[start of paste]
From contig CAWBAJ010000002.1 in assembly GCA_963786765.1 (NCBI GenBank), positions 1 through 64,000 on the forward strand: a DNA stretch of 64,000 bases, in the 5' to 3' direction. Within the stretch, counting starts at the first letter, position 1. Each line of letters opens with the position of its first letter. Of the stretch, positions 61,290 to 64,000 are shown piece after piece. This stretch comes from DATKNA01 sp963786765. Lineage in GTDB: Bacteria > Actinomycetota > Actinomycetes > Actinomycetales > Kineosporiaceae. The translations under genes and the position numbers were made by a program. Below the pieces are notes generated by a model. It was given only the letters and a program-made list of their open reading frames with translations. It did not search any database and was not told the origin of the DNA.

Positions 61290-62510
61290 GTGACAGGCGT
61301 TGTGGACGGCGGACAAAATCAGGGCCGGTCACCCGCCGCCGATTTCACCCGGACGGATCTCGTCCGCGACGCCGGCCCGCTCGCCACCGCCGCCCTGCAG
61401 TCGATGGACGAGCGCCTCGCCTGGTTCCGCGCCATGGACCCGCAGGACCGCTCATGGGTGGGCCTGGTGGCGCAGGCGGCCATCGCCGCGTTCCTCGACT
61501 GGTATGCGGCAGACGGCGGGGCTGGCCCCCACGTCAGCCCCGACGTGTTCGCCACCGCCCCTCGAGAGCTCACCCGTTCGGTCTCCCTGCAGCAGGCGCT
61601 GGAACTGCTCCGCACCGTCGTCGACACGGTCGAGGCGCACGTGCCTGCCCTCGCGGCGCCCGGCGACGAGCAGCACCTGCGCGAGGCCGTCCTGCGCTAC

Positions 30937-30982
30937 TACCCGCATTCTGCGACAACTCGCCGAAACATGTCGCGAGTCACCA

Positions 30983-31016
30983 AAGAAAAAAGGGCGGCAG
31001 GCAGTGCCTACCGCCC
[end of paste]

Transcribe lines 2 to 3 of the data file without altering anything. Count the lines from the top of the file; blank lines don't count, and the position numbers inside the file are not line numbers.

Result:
Positions 61290-62510
61290 GTGACAGGCGT